The fact is: Windows 7 is getting old, despite being a great OS. I learned Windows 3, Windows 95 and XP. I am sure I can get on with the step up to 10. This is progress and it is no use hankering after the old familiar things, Windows 7 will be deprecated before too long, anyway.

    As for bugs, Windows 10 has what must be the biggest tes programme ever for an OS with thousands of 'Windows Insiders' testing it alongside the developers.

    I think I'll go for it as it is free.

  13. Anonymous
    June 12, 2015 at 8:52 am

    "If you purchase the Pro or Enterprise edition of the OS, you’ll be able to defer these updates, at least for some time, but anyone who takes advantage of the free upgrade being offered by Microsoft has no such luxury."

    Not anyone. If you're upgrading from Windows 7 or 8 Pro, you'll get the Pro version of Windows 10.

    • Anonymous
      June 12, 2015 at 12:48 pm

      Here's the catch .... Microsoft does not offer free upgrades for Professional or Enterprise edition of the OS.

      • Anonymous
        June 12, 2015 at 1:03 pm

        No, they do. For Pro at least - "we are offering the full versions of Windows 10 Home, Windows 10 Mobile and Windows 10 Pro as a free and easy upgrade for qualifying Windows 7, Windows 8.1 and Windows Phone 8.1 devices that upgrade in the first year after launch"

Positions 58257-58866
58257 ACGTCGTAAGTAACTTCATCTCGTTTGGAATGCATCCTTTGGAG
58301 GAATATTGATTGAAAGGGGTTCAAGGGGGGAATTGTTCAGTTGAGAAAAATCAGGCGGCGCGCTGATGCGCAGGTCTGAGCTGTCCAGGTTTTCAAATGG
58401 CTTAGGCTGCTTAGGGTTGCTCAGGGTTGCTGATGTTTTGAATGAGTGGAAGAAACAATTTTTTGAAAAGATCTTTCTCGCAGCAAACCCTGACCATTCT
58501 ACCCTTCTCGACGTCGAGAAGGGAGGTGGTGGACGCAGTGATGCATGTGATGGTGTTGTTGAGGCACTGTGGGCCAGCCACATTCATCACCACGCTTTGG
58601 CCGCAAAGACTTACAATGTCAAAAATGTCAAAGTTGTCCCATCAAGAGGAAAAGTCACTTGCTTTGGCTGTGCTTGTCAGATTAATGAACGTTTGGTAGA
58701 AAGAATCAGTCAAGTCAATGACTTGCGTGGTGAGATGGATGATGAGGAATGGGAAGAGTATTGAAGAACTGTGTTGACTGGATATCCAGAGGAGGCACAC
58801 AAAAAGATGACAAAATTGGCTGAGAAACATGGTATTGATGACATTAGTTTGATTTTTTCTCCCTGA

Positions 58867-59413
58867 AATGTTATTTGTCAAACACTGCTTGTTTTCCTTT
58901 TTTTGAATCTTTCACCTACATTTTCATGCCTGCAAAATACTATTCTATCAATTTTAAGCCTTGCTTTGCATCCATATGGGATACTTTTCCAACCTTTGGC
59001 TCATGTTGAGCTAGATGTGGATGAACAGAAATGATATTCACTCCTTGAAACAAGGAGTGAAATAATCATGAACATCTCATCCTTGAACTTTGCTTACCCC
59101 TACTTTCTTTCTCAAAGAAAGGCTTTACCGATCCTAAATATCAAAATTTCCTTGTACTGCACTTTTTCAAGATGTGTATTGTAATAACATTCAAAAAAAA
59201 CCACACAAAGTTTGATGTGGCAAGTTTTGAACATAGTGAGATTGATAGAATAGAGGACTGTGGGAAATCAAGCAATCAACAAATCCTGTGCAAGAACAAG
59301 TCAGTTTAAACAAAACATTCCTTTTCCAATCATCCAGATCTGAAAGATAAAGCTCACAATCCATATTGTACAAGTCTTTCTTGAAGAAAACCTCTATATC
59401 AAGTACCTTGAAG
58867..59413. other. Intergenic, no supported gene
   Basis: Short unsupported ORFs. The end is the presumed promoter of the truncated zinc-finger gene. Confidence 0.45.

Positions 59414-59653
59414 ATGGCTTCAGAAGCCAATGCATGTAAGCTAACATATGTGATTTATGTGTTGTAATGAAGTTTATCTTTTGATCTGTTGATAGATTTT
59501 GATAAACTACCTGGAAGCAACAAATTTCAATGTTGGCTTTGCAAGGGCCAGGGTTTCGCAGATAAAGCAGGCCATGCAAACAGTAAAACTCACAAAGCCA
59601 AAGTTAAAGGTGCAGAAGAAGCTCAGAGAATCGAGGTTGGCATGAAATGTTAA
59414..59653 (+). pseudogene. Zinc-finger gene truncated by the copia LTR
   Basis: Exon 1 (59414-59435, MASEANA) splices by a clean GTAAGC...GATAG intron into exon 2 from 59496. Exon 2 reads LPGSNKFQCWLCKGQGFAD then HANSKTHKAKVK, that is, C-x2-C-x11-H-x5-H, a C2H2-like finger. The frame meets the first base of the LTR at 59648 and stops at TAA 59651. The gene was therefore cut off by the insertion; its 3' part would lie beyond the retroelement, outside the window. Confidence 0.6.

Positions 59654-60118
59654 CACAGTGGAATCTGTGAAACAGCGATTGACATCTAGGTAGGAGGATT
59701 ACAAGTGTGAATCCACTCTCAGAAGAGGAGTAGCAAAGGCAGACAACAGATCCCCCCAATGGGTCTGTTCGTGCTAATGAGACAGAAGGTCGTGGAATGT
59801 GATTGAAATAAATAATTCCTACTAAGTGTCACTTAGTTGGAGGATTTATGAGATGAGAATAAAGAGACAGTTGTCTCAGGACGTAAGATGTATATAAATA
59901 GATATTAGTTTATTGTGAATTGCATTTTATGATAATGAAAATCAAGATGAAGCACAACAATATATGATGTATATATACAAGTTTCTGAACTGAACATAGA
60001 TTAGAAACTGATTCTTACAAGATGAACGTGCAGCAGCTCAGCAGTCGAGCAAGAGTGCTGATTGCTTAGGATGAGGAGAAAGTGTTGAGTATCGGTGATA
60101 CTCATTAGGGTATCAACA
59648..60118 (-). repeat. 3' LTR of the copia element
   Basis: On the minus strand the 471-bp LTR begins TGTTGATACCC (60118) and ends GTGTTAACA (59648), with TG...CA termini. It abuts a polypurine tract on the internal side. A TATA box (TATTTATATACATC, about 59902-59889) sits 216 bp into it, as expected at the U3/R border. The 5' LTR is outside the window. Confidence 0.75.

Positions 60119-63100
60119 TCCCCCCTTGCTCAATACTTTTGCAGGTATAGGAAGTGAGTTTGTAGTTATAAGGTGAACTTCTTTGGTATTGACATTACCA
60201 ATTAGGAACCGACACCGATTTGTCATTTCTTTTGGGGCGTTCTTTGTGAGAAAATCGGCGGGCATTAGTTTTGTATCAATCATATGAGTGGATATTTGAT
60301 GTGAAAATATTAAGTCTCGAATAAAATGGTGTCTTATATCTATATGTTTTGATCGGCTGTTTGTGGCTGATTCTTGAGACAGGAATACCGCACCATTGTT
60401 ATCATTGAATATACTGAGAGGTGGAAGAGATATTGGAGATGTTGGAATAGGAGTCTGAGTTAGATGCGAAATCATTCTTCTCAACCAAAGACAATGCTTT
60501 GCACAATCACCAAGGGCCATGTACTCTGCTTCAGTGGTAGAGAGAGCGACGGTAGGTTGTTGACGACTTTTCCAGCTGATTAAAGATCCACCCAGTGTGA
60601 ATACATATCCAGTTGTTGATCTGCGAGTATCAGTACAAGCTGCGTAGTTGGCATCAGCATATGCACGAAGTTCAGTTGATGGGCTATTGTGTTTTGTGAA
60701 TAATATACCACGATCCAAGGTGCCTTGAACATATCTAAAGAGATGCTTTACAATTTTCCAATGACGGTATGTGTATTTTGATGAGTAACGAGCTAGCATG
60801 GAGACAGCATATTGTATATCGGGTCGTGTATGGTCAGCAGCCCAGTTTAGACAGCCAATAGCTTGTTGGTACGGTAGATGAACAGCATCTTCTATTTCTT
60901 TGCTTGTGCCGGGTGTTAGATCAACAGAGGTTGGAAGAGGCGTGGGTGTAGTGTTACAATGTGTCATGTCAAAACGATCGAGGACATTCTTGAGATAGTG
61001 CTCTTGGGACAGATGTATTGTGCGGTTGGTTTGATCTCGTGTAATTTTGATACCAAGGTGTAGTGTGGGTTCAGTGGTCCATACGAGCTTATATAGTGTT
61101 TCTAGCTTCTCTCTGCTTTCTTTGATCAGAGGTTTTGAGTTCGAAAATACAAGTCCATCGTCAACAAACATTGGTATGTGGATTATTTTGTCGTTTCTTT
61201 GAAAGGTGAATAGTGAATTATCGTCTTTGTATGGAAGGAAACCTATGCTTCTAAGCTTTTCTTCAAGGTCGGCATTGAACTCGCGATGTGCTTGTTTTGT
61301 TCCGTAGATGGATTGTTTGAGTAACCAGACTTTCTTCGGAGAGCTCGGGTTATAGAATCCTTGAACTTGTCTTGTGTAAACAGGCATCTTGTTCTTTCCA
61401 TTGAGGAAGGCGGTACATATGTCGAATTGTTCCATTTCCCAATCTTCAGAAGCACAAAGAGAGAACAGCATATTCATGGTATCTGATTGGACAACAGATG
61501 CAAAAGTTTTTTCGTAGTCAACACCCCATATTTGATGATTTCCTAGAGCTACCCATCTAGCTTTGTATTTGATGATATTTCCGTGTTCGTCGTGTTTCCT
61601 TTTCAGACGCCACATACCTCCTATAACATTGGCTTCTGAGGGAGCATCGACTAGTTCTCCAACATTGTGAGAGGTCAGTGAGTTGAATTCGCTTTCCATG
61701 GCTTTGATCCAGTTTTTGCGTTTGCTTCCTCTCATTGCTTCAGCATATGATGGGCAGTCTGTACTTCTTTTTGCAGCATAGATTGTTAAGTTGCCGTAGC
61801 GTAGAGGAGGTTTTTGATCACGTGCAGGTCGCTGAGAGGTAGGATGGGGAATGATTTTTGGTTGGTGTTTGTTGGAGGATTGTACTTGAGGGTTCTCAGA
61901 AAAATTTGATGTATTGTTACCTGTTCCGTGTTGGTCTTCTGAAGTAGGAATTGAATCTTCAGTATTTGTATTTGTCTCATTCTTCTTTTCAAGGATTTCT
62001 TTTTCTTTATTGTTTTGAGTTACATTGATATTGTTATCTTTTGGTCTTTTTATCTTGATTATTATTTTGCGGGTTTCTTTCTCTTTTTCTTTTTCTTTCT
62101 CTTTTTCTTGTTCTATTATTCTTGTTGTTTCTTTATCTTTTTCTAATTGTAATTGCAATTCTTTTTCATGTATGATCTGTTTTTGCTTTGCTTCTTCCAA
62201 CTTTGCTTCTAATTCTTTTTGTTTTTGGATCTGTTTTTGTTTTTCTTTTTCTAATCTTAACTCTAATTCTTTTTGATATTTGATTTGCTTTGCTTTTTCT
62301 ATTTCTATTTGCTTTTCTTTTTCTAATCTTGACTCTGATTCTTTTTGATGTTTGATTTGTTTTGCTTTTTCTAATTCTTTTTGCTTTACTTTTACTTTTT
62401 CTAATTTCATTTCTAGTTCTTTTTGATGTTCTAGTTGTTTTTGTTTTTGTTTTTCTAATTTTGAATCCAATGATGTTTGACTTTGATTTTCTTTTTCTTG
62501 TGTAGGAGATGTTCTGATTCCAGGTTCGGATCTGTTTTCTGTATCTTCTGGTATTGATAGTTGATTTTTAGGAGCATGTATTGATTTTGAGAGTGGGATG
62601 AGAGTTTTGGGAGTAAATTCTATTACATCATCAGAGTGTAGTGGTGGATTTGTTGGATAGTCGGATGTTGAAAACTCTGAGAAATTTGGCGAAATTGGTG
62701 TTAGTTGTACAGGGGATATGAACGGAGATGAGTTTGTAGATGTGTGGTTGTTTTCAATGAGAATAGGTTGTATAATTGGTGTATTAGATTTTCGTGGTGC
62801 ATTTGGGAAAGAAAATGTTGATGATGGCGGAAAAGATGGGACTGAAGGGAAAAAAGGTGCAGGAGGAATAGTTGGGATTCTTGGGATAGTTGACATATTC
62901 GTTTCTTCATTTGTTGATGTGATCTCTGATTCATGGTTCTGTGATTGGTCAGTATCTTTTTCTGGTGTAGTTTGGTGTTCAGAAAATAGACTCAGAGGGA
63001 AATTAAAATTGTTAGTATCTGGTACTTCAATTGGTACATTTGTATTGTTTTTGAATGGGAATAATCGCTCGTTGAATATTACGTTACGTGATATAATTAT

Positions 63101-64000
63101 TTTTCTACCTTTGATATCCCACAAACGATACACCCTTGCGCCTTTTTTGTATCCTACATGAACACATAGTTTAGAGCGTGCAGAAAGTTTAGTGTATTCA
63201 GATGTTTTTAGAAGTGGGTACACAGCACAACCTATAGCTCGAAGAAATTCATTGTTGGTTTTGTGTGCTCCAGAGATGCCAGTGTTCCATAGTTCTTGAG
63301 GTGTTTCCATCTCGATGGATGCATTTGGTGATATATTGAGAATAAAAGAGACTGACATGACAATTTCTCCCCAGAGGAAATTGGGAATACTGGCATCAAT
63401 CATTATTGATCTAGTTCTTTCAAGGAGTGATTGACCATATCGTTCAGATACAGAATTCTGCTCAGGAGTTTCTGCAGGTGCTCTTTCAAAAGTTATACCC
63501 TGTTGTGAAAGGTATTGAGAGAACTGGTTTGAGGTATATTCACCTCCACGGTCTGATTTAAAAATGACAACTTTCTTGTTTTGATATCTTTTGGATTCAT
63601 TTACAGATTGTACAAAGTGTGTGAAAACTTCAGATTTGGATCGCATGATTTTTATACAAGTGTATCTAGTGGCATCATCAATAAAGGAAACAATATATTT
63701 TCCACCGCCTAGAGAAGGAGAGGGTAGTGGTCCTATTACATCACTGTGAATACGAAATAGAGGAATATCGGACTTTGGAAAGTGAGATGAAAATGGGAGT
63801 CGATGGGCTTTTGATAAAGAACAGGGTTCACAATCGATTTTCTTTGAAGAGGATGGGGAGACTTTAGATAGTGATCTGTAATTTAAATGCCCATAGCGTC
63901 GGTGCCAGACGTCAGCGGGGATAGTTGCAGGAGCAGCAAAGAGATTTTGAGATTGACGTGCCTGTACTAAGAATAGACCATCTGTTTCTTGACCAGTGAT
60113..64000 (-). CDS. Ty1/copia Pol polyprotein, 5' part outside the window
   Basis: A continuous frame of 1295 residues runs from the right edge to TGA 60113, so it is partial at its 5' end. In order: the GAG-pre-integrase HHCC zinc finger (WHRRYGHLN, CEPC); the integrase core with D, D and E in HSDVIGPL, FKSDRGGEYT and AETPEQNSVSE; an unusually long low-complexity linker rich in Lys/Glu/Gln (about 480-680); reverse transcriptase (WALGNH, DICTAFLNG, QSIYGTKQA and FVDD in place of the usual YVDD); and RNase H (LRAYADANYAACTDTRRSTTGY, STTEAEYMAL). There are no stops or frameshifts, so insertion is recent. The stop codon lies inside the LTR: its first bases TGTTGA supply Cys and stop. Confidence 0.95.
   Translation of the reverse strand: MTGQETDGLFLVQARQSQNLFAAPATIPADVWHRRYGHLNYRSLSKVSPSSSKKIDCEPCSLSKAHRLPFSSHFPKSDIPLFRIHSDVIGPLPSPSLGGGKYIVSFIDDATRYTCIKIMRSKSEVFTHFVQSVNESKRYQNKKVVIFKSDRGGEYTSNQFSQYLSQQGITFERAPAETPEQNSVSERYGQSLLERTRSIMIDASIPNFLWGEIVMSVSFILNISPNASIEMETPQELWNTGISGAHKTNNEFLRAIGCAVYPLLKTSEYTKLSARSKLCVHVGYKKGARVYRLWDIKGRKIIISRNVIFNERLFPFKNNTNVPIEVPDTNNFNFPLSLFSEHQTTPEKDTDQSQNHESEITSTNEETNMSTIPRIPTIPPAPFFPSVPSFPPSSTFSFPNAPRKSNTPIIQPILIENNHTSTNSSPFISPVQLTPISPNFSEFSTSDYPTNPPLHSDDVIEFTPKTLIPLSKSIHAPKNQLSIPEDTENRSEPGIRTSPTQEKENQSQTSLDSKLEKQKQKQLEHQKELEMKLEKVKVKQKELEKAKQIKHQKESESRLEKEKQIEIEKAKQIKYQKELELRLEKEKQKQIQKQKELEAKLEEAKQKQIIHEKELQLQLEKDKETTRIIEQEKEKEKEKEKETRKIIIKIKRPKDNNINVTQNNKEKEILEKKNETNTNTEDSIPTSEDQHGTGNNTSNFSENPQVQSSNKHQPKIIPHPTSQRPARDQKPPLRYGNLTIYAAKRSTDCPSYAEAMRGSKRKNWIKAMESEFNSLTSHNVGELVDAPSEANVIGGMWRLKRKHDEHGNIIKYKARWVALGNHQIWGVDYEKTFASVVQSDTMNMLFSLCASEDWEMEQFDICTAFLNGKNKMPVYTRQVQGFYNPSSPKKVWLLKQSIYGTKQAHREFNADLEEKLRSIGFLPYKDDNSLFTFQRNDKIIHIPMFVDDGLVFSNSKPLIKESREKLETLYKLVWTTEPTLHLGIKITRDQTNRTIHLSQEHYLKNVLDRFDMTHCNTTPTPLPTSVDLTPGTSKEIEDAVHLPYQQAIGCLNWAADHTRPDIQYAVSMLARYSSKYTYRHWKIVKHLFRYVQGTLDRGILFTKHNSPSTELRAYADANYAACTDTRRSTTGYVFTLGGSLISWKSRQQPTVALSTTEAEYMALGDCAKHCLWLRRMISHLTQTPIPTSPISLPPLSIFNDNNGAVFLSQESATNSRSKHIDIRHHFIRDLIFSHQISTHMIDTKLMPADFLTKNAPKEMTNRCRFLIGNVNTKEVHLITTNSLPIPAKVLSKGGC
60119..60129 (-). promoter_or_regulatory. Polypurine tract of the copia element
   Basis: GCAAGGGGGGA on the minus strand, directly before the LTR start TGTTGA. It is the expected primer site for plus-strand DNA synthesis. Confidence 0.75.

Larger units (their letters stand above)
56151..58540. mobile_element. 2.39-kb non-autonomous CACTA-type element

(Also see: [Broken URL Removed] )

        And while the upgrade for Enterrpise users might not technically be *free*, Enterprise versions of Windows have only been available through volume licensing, the kind where businesses pay an annual fee and always have access to the latest version of the covered software, so when Windows 10 comes out, they will get access to it without paying any more (than they're already paying).

  14. Anonymous
    June 11, 2015 at 4:10 pm

    My main concern is Drivers. I have a Lenovo Thinkpad yoga and I want to make sure Lenovo has all the software to keep my existing functionality working.

    • Anonymous
      June 12, 2015 at 11:28 am

      I have an old HP Compaq 6910p, ATI/AMD stopped supporting the video chip so no drivers in Windows 10. This laptop will not be updating to Win10 and will eventually turn into my linux laptop. OTOH my desktop is running fine with the latest Win10 build 10130, the only software I have a problem with is AVG, it was disabled and needs and update to run on Win10.
      The start menu is a mix of the classic and modern, all your programs are arranged alphabetically.

  15. Anonymous
    June 11, 2015 at 3:46 pm

    The only thing that is important to me:

    Will my current programs work in Windows 10? I have some very expensive software and I will not be happy if suddenly it comes useless.

    • Anonymous
      June 11, 2015 at 4:19 pm

      They will work :) after all windows 10 is still windows ! ..every software that worked with windows 7 or 8-8.1 should work as well on Windows 10 .